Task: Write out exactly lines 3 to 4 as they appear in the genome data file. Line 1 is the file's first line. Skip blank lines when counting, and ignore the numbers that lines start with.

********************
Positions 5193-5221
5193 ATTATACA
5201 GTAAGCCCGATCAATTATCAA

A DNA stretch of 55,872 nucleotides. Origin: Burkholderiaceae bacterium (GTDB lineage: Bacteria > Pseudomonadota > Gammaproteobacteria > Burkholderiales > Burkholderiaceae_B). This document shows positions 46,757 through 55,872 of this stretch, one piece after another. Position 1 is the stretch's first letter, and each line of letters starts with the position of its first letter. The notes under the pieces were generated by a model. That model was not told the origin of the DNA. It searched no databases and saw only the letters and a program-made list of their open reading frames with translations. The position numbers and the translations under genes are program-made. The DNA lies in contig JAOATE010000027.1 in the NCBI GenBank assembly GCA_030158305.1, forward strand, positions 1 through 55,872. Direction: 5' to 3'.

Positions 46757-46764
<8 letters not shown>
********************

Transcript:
5201 GTAAGCCCGATCAATTATCAA

A DNA stretch of 55,872 nucleotides. Origin: Burkholderiaceae bacterium (GTDB lineage: Bacteria > Pseudomonadota > Gammaproteobacteria > Burkholderiales > Burkholderiaceae_B). This document shows positions 46,757 through 55,872 of this stretch, one piece after another. Position 1 is the stretch's first letter, and each line of letters starts with the position of its first letter. The notes under the pieces were generated by a model. That model was not told the origin of the DNA. It searched no databases and saw only the letters and a program-made list of their open reading frames with translations. The position numbers and the translations under genes are program-made. The DNA lies in contig JAOATE010000027.1 in the NCBI GenBank assembly GCA_030158305.1, forward strand, positions 1 through 55,872. Direction: 5' to 3'.